Recommended Reading: Kate Sweeney explores the business of environmentally-minded deep sea burial, which is offered by companies such as Georgia’s Eternal Reefs.
As literary apprenticeships go, it’s hard to beat a chance to live with Doris Lessing. In 1963, not long after the death of Sylvia Plath, Jenny Diski moved in with the future Nobel laureate, who lived just north of King’s Cross in London at the time. In the LRB, Diski recounts her friendship with the novelist.
“‘It is the novelist’s innate cowardice that makes him depute to imaginary personalities the sins that he is too cautious to commit for himself.’ The autobiography of the imagination then is an autobiography of our base desires, the things we haven’t done but have longed for. It is our fantasies, our secrets from which we curate by redaction how someone else sees us. It is an autobiography of instinct, desire.” Emilia Phillips on poetry as the autobiography of the imagination, over at Ploughshares.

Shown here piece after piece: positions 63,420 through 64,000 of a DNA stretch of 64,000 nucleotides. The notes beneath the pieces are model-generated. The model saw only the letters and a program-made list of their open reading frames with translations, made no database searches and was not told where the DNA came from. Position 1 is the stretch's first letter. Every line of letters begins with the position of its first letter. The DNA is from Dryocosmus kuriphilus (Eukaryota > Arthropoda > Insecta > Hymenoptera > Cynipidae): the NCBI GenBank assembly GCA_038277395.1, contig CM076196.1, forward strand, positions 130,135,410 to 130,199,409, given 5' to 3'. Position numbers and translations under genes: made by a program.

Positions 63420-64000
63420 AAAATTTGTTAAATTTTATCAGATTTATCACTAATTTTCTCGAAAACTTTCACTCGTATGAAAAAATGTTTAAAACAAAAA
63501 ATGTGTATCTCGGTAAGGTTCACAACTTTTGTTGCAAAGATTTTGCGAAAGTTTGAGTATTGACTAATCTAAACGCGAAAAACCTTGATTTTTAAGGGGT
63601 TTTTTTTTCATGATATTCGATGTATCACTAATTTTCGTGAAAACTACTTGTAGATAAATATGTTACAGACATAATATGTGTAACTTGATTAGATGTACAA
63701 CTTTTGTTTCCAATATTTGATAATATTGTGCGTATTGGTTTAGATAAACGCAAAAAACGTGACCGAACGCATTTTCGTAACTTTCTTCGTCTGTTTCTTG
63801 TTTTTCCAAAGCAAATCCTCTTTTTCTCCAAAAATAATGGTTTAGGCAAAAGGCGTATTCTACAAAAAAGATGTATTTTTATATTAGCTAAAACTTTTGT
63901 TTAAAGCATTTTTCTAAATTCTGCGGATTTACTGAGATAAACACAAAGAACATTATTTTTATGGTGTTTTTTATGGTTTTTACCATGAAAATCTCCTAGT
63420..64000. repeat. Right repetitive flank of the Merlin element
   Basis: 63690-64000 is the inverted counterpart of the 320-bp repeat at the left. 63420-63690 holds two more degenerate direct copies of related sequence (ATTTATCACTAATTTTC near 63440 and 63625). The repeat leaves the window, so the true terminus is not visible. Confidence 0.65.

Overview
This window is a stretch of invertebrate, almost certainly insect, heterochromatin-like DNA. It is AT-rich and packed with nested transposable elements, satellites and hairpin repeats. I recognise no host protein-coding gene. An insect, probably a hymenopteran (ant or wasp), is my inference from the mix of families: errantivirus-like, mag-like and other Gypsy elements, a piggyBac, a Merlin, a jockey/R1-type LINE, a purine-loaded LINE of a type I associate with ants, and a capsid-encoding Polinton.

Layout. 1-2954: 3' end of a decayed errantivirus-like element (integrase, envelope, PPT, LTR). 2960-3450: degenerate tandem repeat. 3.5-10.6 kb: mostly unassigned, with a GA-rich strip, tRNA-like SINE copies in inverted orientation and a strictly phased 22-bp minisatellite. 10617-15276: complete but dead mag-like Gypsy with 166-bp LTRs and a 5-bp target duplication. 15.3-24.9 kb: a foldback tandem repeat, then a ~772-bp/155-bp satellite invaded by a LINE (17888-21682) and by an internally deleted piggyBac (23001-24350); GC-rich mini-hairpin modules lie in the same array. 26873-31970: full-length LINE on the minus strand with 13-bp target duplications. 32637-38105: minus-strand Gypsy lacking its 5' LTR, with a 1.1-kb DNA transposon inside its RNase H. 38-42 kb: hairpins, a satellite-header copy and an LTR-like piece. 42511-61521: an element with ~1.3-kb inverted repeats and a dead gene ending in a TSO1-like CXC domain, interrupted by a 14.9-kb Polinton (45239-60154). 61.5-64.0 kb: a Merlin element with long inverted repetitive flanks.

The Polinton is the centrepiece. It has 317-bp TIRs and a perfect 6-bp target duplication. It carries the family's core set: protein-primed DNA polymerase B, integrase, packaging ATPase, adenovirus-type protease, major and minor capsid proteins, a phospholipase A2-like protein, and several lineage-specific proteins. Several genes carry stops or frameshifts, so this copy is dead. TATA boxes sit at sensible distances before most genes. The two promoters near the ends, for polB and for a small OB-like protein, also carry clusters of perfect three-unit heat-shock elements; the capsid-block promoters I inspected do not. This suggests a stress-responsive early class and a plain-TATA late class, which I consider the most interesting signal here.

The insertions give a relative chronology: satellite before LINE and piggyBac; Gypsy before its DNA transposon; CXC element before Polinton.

As part of the ongoing Miami Book Fair International festivities, WLRN is giving readers a chance to co-author a story with Junot Díaz. Beginning at 5pm today, they will tweet out the first line to a story—provided by Díaz—from their Twitter account. Then readers will use the hashtag “#WLRNStory” to add onto Díaz’s line, and later each other’s lines, and ultimately the entire thing will unfurl before them.